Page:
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Insurers target new media liability

As businesses move to the Net, lawyers aren't far behind, and a handful of insurance companies have begun writing policies that address online liabilities.

As businesses move to the Net, lawyers aren't far behind.

It's a situation that is prompting a handful of insurance companies to begin writing policies that address online liabilities.

The Chubb Group of Insurance Companies is one of the latest trying to get a piece of the action. It recently announced a policy that protects online companies from lawsuits for copyright and trademark infringement, plagiarism, and libel--which increasingly have been leveled at Internet service providers.

Chubb joins a rapidly growing field of insurance companies that offer new media insurance. They include Scottsdale Insurance, National Casualty, Media/Professional Insurance, and even the Association of Online Professionals.

"[Online insurance] has become increasingly common in the past year," said Maureen Dorney, an attorney who counsels new media companies at Gray Cary Ware & Freidenrich in Palo Alto, California.

The reason is simple. Service providers such as Netcom and America Online can't always control the volumes of material their subscribers post day in and day out. Because the companies have far deeper pockets than their users, the providers are named in suits brought over libelous or infringing content.

"In terms of getting some kind of insurance against third-party [usage] and the liability that can arise from it, there are so many risks out there and the attorneys fees alone are daunting," said Eric Schlachter, an attorney representing ISPs at Cooley Godward.

Examples of network service providers getting sued abound.

In April 1996, for example, AOL was sued for negligence after a subscriber posted a series of messages purporting to support the 1995 bombing of the Alfred P. Murrah Federal Building in Oklahoma City. The message claimed to be from an individual by the name of Kenneth M. Zeran, who subsequently was harassed by local radio shows and by numerous calls to his house. A federal judge dismissed the suit last March.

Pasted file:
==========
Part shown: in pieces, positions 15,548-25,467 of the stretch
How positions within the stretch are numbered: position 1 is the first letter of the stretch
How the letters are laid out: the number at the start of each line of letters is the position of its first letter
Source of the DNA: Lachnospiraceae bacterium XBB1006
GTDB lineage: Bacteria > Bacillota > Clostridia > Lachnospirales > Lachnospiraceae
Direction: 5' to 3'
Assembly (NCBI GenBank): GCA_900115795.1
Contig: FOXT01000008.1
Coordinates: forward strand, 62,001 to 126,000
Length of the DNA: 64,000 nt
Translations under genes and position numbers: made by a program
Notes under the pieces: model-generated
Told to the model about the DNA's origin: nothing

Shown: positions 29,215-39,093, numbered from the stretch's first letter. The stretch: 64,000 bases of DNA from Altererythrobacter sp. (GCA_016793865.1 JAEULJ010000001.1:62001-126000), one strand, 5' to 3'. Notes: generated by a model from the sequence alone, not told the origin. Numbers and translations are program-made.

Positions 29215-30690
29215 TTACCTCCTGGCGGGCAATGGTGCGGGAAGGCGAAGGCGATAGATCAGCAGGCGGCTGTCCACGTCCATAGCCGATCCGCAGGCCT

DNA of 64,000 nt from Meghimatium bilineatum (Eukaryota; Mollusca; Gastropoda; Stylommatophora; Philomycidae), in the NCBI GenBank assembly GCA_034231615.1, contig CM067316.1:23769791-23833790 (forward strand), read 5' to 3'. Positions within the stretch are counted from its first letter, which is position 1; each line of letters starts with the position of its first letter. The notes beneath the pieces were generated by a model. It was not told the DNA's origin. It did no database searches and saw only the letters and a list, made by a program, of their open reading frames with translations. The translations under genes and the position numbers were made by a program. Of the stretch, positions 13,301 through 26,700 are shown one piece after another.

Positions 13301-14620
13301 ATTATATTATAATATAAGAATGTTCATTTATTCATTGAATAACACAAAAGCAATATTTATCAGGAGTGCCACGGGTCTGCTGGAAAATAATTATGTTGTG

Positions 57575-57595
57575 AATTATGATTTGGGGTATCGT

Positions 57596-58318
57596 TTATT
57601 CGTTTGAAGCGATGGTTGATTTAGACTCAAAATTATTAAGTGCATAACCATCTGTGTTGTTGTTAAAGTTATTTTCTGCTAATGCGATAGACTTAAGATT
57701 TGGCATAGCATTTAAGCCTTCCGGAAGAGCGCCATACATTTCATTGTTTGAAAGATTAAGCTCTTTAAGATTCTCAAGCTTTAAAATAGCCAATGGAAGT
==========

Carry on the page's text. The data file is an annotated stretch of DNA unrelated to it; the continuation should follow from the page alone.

In another case, the Church of Scientology sued Netcom for copyright infringement after an individual used the ISP to publish allegedly infringing materials on the Net. The Church of Scientology and Netcom ultimately settled the case.

Neither case resulted in a judgment against the companies, but both likely faced hundreds of thousands of dollars in legal fees, attorneys estimate.

To help companies manage their risks, insurance companies are now offering insurance that will cover attorneys fees and potential judgments that arise from lawsuits against the services. In many cases, coverage will extend to those who provide content, such as forum hosts and system operators.

Chuck Leinas, vice president of insurance broker Sullivan & Curtis in Seattle, says he sells policies that cover areas such as forum hosts, and offers $1 million in protection. The deductible depends on the particular policy, but generally ranges from $500 to $1,000, he says. After that, companies are both indemnified as well as covered for defense fees.

Other insurance brokers offering similar coverage include Poulton Associates, InsureCom and AON Risk Services.

Leinas warns that companies shopping the new media insurance market need to find a broker specializing in new media coverage. "Make sure they're doing it on a regular basis and understand the online community," he suggests. "There are quite a few underwriters and brokers who don't understand the Internet."

Companies considering online insurance also need to examine the policies carefully, said Michael Overly, a Newport Beach, California, attorney specializing in Internet law.

"You need to make sure they will defend you, but also that they will indemnify you for any damages that are assessed," says Overly. "People have learned to their horror after a lawsuit that they're not indemnified."

Because online coverage is still relatively new, Overly adds, prices are likely to remain high for the next few years, while insurance agencies assess what their costs are.

"It's going to take a few more years until the premiums accurately reflect the risk that the insurance companies are assuming," Overly said.